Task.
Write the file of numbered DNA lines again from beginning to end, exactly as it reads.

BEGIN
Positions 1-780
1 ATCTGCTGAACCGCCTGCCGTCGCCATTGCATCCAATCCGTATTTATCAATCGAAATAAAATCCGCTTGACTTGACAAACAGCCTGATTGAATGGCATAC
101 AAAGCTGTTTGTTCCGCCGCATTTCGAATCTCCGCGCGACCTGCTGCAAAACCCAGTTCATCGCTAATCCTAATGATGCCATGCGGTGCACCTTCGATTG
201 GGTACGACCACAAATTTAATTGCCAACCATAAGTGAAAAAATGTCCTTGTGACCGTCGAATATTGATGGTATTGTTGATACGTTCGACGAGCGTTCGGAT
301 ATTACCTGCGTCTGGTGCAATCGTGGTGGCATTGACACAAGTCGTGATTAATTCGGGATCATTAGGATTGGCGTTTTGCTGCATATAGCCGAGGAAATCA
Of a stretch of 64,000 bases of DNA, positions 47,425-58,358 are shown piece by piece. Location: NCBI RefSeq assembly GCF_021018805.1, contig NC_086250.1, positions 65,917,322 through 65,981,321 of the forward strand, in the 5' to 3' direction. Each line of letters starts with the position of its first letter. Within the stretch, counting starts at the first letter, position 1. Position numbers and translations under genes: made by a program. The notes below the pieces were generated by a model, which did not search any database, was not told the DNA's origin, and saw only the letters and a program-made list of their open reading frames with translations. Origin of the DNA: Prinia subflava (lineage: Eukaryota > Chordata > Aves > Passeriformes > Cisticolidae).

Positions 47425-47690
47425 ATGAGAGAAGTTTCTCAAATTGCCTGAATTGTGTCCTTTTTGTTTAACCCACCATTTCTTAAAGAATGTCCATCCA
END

Positions 1-780
1 ATCTGCTGAACCGCCTGCCGTCGCCATTGCATCCAATCCGTATTTATCAATCGAAATAAAATCCGCTTGACTTGACAAACAGCCTGATTGAATGGCATAC
101 AAAGCTGTTTGTTCCGCCGCATTTCGAATCTCCGCGCGACCTGCTGCAAAACCCAGTTCATCGCTAATCCTAATGATGCCATGCGGTGCACCTTCGATTG
201 GGTACGACCACAAATTTAATTGCCAACCATAAGTGAAAAAATGTCCTTGTGACCGTCGAATATTGATGGTATTGTTGATACGTTCGACGAGCGTTCGGAT
301 ATTACCTGCGTCTGGTGCAATCGTGGTGGCATTGACACAAGTCGTGATTAATTCGGGATCATTAGGATTGGCGTTTTGCTGCATATAGCCGAGGAAATCA
Of a stretch of 64,000 bases of DNA, positions 47,425-58,358 are shown piece by piece. Location: NCBI RefSeq assembly GCF_021018805.1, contig NC_086250.1, positions 65,917,322 through 65,981,321 of the forward strand, in the 5' to 3' direction. Each line of letters starts with the position of its first letter. Within the stretch, counting starts at the first letter, position 1. Position numbers and translations under genes: made by a program. The notes below the pieces were generated by a model, which did not search any database, was not told the DNA's origin, and saw only the letters and a program-made list of their open reading frames with translations. Origin of the DNA: Prinia subflava (lineage: Eukaryota > Chordata > Aves > Passeriformes > Cisticolidae).

Positions 47425-47690
47425 ATGAGAGAAGTTTCTCAAATTGCCTGAATTGTGTCCTTTTTGTTTAACCCACCATTTCTTAAAGAATGTCCATCCA